However, it wasn’t all about shopping or hanging out at the arcade. Metrocenter’s food court was the place to be and represented what was then the ultimate ‘80s teen hangout, where social networking was done in person. On any given day, you would see groups of teens socializing and having a good time. Today, mall food courts have merely become a place to have a quick bite to eat and then get back to your shopping.

From Orange Julius to 1-Potato-2 to Pizza D’Amore (my brother and I still talk about their pizza to this day), Metrocenter’s food court was full of iconic staple vendors people still remember fondly. However, you know that any ‘80s mall food court wouldn’t be complete without a Hot Dog on a Stick. Back then you could eat a hot dog without any judgment and enjoy their delicious, freshly squeezed lemonade. I remember my friends and I would make fun of their cheesy circus-striped uniforms, but deep down we secretly wanted to work there.

Hot Dog on a Stick

As I sit here waxing nostalgic, I cannot help but think about how much shopping has changed and that a part of me wishes that it never did. I feel lucky to have had a place like Metrocenter because it was more than just a shopping mall; it was a place of memories from my childhood. It is unfortunate that, because of the digital age that we live in, kids and teens will never experience shopping malls the way people from Gen X and Gen Y did.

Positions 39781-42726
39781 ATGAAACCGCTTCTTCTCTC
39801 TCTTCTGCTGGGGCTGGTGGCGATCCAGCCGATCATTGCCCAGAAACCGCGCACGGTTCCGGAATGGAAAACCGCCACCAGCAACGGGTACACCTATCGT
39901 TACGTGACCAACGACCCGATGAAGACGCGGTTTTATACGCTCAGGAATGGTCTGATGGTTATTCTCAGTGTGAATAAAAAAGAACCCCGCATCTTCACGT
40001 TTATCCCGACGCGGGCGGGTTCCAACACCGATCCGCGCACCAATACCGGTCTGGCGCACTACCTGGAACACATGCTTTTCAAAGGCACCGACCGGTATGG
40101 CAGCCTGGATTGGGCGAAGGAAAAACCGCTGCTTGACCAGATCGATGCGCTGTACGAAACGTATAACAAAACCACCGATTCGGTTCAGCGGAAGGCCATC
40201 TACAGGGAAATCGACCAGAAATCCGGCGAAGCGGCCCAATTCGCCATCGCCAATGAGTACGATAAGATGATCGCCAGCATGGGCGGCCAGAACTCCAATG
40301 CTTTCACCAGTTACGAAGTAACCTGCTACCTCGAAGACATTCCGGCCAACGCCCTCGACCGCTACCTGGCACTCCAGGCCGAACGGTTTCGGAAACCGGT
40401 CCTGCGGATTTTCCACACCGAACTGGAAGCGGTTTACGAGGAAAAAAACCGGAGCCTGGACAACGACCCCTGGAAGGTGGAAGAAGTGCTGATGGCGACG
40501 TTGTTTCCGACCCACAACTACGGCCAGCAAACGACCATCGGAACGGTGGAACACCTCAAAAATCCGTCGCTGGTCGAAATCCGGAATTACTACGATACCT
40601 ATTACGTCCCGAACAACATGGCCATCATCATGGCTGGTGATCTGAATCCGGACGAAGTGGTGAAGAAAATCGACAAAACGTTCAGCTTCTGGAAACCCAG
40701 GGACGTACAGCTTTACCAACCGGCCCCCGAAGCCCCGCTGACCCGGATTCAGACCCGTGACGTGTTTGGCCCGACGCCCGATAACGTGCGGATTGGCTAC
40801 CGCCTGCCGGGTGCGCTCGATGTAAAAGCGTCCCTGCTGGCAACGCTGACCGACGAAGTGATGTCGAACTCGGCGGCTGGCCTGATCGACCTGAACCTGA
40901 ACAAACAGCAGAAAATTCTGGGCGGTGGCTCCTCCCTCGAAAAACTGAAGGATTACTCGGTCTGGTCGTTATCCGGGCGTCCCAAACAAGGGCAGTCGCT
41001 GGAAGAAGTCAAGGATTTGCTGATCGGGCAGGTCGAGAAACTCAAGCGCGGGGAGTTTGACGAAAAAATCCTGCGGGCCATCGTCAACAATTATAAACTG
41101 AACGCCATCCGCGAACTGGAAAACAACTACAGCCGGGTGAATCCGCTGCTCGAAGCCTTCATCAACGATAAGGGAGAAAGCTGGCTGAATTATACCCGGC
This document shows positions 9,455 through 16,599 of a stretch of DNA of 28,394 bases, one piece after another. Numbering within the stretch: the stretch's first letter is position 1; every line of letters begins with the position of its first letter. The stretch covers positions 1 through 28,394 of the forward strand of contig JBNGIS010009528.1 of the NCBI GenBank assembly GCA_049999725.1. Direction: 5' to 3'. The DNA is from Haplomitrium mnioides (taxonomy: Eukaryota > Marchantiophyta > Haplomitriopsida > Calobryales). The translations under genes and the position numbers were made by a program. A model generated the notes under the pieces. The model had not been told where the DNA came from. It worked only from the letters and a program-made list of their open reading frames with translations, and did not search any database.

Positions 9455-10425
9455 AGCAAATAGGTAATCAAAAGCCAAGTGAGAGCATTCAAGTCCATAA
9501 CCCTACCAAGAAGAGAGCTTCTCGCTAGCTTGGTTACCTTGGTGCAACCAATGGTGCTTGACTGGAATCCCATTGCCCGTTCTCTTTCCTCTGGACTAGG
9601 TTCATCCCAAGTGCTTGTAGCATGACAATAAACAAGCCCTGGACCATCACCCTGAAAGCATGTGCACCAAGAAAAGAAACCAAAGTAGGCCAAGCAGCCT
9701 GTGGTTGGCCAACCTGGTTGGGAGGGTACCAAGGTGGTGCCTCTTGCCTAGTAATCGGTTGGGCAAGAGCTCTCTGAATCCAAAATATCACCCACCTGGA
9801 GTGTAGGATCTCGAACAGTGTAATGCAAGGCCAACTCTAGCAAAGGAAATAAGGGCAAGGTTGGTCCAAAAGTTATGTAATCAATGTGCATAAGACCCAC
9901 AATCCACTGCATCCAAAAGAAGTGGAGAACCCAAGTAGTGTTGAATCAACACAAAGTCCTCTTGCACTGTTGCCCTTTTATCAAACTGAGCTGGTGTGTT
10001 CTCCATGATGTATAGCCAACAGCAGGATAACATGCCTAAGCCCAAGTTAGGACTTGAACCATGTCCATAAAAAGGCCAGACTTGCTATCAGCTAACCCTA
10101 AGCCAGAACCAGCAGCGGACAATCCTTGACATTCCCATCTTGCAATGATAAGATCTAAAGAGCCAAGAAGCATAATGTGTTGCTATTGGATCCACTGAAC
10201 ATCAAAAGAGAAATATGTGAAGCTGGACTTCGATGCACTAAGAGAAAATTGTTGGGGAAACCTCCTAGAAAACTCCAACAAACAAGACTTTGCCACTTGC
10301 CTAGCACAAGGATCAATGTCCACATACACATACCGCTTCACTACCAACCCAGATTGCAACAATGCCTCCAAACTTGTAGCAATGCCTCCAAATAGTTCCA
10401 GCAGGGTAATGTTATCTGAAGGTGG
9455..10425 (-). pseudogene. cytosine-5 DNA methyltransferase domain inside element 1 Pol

Seeing the rate at which many of my favorite brands are closing their retails stores, I guess I’ll just have to give in to shopping online and start accepting FedEx and the post office into my life.

It can’t be that bad. But I will miss the malls of days gone by.

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Six Degrees uses psycho-sensory tools and techniques to build more successful national and global brands. Brands are rooted in human perception. And our psycho-sensory approach is designed to identify deeper and richer insights from human perception and then develop brand communications that change suboptimal perceptions or reinforce the right perceptions. More than 80 percent of the information humans process is nonverbal, making it essential that brands manage the sensory signals they send out. Our people are passionate branding experts wielding powerful psycho-sensory tools to build stronger and more successful brands across the globe.